“At-Will” Policy Does Not Violate the National Labor Relations Act

Yesterday, the Office of the General Counsel of the National Labor Relations Board (NLRB) issued an Advice Memorandum which analyzed whether an “at-will” employment  provision in a handbook violated Section 8(a)(1) of the NLRA because it was overbroad and would reasonably chill employees in the exercise of their rights.  Section 8 generally prohibits employers from interfering with, or restraining, employees’ rights to engage in concerted activities such as where two or more employees are acting together in furtherance of matters of mutual interest, such as employee compensation, benefits or improving workplace conditions. 

The challenged handbook provision stated that: “No manager, supervisor, or employee of [Employer]  has any authority to enter into an agreement for employment for any specified period of time or to make an agreement for employment other than at-will.  Only the president of the Company has the authority to make any such agreement and then only in writing.”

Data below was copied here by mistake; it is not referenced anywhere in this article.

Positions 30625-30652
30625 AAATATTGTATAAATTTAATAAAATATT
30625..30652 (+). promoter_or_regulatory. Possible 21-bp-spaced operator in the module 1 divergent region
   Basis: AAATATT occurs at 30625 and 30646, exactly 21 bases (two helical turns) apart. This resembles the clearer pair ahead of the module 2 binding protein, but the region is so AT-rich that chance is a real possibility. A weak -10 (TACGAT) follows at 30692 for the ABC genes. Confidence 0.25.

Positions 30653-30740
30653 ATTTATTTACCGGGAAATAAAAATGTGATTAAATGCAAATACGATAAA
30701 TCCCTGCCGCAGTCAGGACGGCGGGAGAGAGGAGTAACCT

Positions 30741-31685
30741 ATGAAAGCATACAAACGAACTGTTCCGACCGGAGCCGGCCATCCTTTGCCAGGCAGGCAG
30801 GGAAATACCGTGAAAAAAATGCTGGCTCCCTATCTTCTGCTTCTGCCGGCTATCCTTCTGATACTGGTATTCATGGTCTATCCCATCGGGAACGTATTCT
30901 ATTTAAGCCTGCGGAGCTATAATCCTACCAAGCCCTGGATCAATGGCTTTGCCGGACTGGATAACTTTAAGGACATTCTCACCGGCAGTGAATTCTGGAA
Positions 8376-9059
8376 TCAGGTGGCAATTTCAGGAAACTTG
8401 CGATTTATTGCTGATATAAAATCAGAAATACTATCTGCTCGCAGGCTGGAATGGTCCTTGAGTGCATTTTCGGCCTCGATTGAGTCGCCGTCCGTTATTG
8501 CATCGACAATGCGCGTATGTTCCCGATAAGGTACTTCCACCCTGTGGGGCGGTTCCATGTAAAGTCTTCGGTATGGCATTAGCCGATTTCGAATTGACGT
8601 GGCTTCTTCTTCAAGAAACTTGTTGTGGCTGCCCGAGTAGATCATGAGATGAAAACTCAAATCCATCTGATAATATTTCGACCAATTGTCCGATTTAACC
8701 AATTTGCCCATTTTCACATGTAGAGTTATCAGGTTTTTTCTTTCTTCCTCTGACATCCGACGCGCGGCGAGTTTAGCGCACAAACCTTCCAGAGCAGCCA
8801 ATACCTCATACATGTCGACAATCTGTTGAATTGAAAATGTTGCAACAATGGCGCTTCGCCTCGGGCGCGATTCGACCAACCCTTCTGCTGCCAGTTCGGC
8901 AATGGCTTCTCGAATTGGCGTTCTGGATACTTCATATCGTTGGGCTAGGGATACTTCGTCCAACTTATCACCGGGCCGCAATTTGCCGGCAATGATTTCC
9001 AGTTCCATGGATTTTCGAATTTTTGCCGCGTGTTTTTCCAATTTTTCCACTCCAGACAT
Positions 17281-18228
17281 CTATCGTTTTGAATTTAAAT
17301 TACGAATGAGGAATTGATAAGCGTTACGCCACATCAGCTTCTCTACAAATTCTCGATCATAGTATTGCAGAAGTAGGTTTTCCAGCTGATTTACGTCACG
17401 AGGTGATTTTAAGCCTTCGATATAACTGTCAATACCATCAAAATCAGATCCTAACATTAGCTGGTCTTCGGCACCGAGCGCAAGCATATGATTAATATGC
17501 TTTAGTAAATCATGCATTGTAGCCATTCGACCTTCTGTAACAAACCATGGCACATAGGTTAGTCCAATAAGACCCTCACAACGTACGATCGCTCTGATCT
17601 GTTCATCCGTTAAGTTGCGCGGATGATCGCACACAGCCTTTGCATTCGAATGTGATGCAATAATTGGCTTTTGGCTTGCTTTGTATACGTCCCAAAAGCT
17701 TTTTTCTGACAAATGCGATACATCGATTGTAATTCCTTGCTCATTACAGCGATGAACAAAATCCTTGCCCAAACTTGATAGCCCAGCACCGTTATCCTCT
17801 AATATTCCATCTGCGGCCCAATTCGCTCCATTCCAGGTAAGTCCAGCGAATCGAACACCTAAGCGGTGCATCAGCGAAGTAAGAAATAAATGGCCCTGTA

The NLRB determined that the policy did not explicitly restrict concerted activity, and that there was no indication that the employer promulgated the policy in response to union or other protected activity or that the policy had been applied to restrict protected activity.  Further, it found that employees would not reasonably construe the provision to restrict their NLRA right to select a collective –bargaining representative and bargain collectively for a contract.  The policy simply limited the personnel who were authorized to enter into contracts with employees.   Accordingly, the policy was found not to violate the NLRA. 



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